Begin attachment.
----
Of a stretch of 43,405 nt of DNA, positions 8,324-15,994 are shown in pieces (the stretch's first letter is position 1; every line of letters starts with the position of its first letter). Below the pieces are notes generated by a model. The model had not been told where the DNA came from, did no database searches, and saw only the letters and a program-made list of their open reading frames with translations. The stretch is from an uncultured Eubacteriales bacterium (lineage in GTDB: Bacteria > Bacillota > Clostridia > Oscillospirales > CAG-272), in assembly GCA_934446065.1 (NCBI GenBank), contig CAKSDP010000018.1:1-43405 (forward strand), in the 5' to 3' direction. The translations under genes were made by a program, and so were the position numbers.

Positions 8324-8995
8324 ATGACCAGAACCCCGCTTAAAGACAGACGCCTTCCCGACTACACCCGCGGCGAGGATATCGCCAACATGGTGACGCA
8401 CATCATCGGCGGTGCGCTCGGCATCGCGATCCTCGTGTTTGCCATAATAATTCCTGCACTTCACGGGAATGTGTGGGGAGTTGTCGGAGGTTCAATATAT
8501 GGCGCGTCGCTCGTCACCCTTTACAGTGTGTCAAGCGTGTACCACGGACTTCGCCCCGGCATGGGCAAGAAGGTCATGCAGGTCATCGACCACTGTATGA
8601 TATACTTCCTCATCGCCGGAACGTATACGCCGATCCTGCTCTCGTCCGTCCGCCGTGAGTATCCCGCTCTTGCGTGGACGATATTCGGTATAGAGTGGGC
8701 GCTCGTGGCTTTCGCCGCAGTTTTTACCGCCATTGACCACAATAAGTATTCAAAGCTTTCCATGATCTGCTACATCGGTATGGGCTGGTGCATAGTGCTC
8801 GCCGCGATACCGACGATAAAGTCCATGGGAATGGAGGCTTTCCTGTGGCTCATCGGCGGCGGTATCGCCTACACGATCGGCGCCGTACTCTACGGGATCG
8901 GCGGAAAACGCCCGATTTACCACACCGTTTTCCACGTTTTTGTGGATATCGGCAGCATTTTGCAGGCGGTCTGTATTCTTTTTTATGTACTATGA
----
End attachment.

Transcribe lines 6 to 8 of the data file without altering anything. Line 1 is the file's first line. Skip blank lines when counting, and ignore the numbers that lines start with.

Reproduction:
8601 TATACTTCCTCATCGCCGGAACGTATACGCCGATCCTGCTCTCGTCCGTCCGCCGTGAGTATCCCGCTCTTGCGTGGACGATATTCGGTATAGAGTGGGC
8701 GCTCGTGGCTTTCGCCGCAGTTTTTACCGCCATTGACCACAATAAGTATTCAAAGCTTTCCATGATCTGCTACATCGGTATGGGCTGGTGCATAGTGCTC
8801 GCCGCGATACCGACGATAAAGTCCATGGGAATGGAGGCTTTCCTGTGGCTCATCGGCGGCGGTATCGCCTACACGATCGGCGCCGTACTCTACGGGATCG